How to spot a refinance offer too good to be true
Some lenders use misleading advertising strategies to get customers in the door. If you aren’t familiar with these practices, you could end up with a loan that costs more than you wanted to pay or that isn’t the best fit for your needs.
When is a refinance offer a good deal, and when is there a catch?
Here are three things to watch out for:
The interest rate is substantially below the market average. It’s easy to get an idea of what mortgage rates an honest lender will offer you by checking our database.
Interest.com has data on national averages for the most common mortgage types. If you enter your ZIP code or hometown, you can check the rates being offered in your area (mortgage rates vary by location) and see how many points you will pay to get that rate.
If a lender is advertising a 3.0% interest rate when the national average rate on a 30-year fixed is 4.68% -- as it was in our July 20 survey -- that lender is probably advertising the rate for an adjustable-rate mortgage or the rate you could pay if you’re willing to pay thousands extra in points and closing costs.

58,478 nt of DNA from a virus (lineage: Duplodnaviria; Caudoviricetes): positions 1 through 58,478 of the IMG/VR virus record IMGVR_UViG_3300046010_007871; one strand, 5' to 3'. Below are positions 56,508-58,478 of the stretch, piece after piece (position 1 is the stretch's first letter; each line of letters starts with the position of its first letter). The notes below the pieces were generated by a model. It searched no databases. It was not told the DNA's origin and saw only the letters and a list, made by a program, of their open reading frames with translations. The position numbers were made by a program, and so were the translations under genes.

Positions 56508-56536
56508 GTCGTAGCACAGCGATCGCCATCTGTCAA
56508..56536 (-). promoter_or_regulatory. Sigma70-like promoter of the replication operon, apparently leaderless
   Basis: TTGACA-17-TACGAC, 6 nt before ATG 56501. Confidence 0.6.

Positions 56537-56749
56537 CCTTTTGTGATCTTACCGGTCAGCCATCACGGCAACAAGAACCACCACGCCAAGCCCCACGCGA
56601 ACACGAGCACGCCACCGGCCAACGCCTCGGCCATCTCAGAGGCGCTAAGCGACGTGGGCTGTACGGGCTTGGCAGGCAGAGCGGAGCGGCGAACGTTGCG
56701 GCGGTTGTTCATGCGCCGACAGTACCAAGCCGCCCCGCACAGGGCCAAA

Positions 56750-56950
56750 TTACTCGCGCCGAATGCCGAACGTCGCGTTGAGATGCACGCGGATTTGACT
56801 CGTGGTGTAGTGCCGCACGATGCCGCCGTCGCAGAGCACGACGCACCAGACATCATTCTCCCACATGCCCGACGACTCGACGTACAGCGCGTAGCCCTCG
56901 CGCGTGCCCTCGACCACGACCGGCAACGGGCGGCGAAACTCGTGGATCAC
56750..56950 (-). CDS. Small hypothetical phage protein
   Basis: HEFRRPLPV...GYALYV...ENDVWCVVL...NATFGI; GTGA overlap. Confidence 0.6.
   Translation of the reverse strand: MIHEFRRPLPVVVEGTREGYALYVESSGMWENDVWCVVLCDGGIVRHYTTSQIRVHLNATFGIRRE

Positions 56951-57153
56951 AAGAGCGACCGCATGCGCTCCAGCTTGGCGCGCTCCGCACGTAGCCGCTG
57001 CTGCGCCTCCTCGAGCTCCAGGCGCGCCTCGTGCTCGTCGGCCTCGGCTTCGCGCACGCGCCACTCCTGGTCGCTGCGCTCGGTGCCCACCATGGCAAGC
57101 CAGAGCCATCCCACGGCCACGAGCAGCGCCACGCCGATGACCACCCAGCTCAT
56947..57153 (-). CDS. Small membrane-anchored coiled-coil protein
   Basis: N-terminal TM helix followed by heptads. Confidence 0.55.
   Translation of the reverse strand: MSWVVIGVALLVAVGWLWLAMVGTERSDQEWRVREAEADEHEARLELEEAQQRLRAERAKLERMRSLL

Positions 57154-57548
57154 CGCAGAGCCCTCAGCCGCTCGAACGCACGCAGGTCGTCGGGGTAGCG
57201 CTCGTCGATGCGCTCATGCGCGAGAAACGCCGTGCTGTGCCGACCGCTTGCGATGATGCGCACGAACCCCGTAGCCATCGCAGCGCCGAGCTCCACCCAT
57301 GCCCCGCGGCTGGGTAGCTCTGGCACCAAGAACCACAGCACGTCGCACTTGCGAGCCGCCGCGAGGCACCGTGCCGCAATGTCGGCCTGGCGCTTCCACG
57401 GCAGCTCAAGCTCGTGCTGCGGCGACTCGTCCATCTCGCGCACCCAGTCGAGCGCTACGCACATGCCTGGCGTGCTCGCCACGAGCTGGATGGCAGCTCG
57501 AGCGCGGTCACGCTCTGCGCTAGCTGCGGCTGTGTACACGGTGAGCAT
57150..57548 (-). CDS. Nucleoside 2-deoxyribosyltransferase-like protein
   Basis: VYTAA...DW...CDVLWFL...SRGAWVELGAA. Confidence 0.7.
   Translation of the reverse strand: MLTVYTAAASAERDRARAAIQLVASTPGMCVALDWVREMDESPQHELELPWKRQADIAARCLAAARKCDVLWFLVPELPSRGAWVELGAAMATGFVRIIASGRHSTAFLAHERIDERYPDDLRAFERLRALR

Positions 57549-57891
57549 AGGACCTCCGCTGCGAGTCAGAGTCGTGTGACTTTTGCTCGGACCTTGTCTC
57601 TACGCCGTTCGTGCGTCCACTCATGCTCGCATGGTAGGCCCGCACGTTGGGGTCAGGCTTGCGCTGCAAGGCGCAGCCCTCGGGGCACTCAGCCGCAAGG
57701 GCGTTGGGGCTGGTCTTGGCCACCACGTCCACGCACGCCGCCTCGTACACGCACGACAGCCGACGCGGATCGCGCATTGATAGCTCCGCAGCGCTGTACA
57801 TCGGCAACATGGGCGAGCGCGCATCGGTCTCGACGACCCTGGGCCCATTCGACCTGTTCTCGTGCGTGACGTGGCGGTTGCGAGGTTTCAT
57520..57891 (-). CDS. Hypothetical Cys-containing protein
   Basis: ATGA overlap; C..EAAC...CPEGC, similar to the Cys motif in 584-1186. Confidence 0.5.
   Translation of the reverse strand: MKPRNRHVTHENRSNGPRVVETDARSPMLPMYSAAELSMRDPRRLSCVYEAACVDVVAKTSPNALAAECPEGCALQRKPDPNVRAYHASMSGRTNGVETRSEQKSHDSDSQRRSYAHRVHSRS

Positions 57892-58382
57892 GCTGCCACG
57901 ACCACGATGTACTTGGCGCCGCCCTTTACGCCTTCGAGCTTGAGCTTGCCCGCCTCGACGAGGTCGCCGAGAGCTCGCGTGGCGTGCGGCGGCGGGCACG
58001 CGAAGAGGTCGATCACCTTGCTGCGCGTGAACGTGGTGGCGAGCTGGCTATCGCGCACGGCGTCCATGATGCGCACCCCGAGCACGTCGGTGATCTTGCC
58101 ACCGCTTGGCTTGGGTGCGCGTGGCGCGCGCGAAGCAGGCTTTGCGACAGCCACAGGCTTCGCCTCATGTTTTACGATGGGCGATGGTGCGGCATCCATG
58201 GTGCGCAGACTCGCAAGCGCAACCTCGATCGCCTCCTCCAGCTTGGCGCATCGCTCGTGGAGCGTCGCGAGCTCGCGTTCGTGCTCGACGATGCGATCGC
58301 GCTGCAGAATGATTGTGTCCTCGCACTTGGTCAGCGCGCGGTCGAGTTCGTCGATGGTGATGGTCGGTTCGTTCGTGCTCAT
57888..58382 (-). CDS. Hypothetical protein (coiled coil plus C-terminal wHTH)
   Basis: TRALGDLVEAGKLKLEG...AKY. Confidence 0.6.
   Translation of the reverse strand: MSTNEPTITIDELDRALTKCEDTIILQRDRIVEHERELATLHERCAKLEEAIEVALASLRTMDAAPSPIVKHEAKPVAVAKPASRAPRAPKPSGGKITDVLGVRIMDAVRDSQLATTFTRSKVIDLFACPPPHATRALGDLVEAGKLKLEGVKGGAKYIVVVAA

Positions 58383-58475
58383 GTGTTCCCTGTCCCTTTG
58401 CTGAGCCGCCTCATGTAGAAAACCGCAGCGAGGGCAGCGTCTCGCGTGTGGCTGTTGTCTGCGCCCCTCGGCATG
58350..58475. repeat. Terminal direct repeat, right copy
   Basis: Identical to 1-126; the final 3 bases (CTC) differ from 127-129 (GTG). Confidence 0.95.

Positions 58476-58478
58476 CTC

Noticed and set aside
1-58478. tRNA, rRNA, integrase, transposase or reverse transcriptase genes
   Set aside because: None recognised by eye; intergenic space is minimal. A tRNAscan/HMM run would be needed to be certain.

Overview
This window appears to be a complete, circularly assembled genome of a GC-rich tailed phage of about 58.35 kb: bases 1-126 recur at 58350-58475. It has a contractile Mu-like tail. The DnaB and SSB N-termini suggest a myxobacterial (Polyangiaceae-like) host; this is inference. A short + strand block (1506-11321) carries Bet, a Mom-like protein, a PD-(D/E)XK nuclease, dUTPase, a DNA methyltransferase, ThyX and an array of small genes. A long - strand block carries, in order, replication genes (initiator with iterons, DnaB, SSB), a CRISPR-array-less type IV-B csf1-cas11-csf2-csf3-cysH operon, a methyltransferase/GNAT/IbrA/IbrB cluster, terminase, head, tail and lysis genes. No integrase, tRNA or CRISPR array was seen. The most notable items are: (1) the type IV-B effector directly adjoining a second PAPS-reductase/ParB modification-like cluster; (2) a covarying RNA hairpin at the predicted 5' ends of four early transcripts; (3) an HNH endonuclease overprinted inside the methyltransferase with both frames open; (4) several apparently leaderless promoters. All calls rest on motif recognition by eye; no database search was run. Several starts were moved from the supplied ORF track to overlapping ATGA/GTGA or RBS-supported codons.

There are no fees. Closing costs represent a barrier to refinancing for many homeowners. While the long-term savings from lower mortgage rates may be substantial, it can be difficult to come up with several thousand dollars in cash to pay for origination charges, title searches, escrow fees and other closing costs.
Lenders realize this and offer "no-cost" refinancing to entice borrowers.
There is nothing wrong with this practice -- it’s just that many consumers don’t understand there is no such thing as a no-cost refinance. A no-cost refinance can still work out in your favor in the long run, but no matter what, it will cost you money to a new loan.
If you aren’t paying closing costs up front, they could be rolled into your mortgage.
In that case, you’ll be paying closing costs plus interest for as long as you have the mortgage. Another possibility is that the lender will charge you a higher interest rate instead of charging closing costs.
The interest rate is too good for your credit score. Let’s say your credit score is 680 -- not terrible, but not high enough to get you the best rates.
Advertised rates are usually the lender’s best available rates, and the best available rates go to the borrowers with the best credit scores.
If you know your credit is subpar and you’re being offered a great interest rate, assume that the lender is going to make up for the additional perceived risk of lending to you somewhere else. You might be asked to pay a significant number of points or higher-than-usual closing costs.
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